Upfront, it’s ridiculous the depth of options Fitzmaurice has cultivated as much as he’s inherited.
In Mayo, Kevin McLoughlin has started 50 of their 51 past league and championship games; the only time he was given a day off was for a dead-rubber league game against Derry last year. In Kerry there is no such lack of rest or competition in the half-forward line.
Donnchadh Walsh was a sub the past two championship openers. Stephen O’Brien has been never been on or off the team for more than two consecutive championship games; four times over the past two summers he’s been dropped yet each time he’s bounced back, to the point he’s made himself almost undroppable. Almost.
Johnny Buckley was left off against Kildare. You saw how he took his chance the next day, scoring the team’s first three points against Tyrone.
Or rewind to last year. Declan O’Sullivan ran the Munster final. Yet within two games he was on the bench, and would remain an impact sub for the rest of the campaign. Injuries confined him to that; other options allowed Fitzmaurice the luxury of that.
In a way Fitzmaurice has been a godsend to every club manager in the country. Worried about telling a long-serving established player that he’s being left off the starting 15 for an upcoming championship game?
Just point them in the direction and example of Kerry.
Where Kieran Donaghy kicked a point right on halftime against Tyrone the last day yet didn’t start for the second half.
Where Paul Geaney kicks 1-2 against Tipperary yet is left off for the next day against Cork. Where he comes in and scores another 1-2 in the replay yet the game after the next one is back on the bench, only to come off it and notch three points against Tyrone.
Where Barry John Keane kicks three points in the drawn game against Cork yet is left off the next day.
Where Darran O’Sullivan comes off the bench and blitzes Kildare for a couple of goals and yet doesn’t kick up that he’s not starting the next day.
Where even Gooch was dropped for the Munster finals after starting the first day out against Tipp.
If they’re all able to accept it for a higher cause, why shouldn’t any player of yours? It’s all the more commendable that Fitzmaurice is pulling this off in Kerry. Where’s there such An Fear Laidír tradition where John Egan wouldn’t talk to Dwyer for years for being taken off in the 1984 All-Ireland, where Tomás and Marc Ó Sé have stormed off home after being taken off at half-time in key qualifier games.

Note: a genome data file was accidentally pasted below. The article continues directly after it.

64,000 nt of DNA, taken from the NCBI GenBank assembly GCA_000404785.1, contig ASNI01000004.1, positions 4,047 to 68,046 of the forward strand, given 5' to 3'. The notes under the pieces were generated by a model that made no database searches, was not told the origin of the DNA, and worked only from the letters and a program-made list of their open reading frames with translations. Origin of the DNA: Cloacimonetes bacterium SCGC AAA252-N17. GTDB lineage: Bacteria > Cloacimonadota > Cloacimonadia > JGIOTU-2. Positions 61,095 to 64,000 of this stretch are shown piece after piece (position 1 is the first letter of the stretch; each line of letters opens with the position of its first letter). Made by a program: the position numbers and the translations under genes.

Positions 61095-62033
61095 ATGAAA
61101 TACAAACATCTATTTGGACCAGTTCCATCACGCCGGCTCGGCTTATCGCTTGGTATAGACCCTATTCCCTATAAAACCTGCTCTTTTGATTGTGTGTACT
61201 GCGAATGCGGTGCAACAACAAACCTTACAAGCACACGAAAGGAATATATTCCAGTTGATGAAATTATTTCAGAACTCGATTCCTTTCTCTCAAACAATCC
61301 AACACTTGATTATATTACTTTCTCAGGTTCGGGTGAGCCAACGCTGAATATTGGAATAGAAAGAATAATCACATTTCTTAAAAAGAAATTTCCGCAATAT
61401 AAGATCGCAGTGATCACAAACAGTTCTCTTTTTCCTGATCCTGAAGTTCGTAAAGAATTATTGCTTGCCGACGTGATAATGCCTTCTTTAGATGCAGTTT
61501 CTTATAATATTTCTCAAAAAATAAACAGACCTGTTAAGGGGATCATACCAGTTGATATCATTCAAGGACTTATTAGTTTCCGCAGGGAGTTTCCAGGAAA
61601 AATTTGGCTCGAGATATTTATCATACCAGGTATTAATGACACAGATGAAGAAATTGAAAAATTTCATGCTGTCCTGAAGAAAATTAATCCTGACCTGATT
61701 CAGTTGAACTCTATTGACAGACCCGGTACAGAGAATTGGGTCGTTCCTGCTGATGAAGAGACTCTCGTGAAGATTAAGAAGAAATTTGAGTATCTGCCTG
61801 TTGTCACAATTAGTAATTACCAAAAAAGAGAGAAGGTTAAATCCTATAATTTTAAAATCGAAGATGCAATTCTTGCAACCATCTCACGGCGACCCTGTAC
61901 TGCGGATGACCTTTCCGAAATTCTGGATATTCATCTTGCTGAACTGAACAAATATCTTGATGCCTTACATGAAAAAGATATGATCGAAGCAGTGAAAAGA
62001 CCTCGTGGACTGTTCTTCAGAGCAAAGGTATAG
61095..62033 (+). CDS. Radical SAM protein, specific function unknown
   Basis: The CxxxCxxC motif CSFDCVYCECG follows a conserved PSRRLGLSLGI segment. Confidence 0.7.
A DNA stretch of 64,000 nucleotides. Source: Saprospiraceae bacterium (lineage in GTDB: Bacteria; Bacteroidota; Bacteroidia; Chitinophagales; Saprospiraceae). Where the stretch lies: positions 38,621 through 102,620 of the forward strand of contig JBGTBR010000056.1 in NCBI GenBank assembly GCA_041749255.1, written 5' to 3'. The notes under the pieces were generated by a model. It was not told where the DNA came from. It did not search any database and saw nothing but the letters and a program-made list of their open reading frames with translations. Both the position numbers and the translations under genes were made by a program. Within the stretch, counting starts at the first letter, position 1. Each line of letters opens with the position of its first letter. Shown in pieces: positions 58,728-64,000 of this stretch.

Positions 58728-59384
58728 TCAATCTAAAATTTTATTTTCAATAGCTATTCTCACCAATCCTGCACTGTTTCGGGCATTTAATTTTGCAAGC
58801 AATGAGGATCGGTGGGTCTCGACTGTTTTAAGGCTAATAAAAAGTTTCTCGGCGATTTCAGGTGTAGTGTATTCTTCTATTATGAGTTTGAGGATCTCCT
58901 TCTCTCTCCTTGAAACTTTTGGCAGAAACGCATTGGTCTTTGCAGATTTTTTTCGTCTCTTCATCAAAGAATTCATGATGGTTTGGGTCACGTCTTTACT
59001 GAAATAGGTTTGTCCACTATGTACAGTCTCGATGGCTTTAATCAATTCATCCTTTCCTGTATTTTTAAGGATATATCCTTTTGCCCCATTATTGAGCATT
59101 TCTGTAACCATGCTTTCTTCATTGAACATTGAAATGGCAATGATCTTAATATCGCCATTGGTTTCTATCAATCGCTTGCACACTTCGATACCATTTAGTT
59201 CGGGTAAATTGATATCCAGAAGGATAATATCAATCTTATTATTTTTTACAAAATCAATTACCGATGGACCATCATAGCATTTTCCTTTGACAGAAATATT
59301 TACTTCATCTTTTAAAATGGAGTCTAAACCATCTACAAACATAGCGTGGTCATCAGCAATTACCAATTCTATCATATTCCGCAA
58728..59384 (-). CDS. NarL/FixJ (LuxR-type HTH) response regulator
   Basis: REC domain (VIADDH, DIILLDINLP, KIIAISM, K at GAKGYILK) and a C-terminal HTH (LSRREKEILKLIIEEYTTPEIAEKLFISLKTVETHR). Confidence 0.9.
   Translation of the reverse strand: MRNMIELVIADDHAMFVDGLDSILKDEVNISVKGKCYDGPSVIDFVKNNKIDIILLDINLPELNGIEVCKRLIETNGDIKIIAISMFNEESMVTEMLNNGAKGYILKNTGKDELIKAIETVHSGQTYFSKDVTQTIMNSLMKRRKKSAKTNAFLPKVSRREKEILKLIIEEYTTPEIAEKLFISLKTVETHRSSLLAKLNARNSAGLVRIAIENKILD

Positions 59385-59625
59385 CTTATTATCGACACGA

This column more than once has cited Pat Riley’s concept of innocence, that by having a team-first ethos rather than a Disease of Me complex, everything you believe you deserve eventually comes your way.
Last year Kieran Donaghy exemplified it. He’d articulate it too, about how he committed to not sulking.
“I looked at myself at certain times in July and August and said, ‘Maybe I’m going, but you’re going to have to dig in, keep going, suck it up and your break will come. And when your break comes around, you must be ready to take it.’”
That spirit of innocence would serve Donaghy well, but he was fuelled by something else. As Weeshie Fogarty remarked in conversation with us over the winter, Donaghy’s intervention against Mayo was prompted by “pure thickness”.
That ability to appeal to both the more reasoned and primal nature of his players has been the secret to how Fitzmaurice has kept a defending champion side chomping for more.
He has some hard calls to make in the coming days. Top, proud players will be told they’re being held in reserve. During next Sunday’s game, a number of them will be motioned down to the sideline and challenged to show what they’re made of.
No one will take greater pleasure than Fitzmaurice in watching them try to shove it up his fucking arse.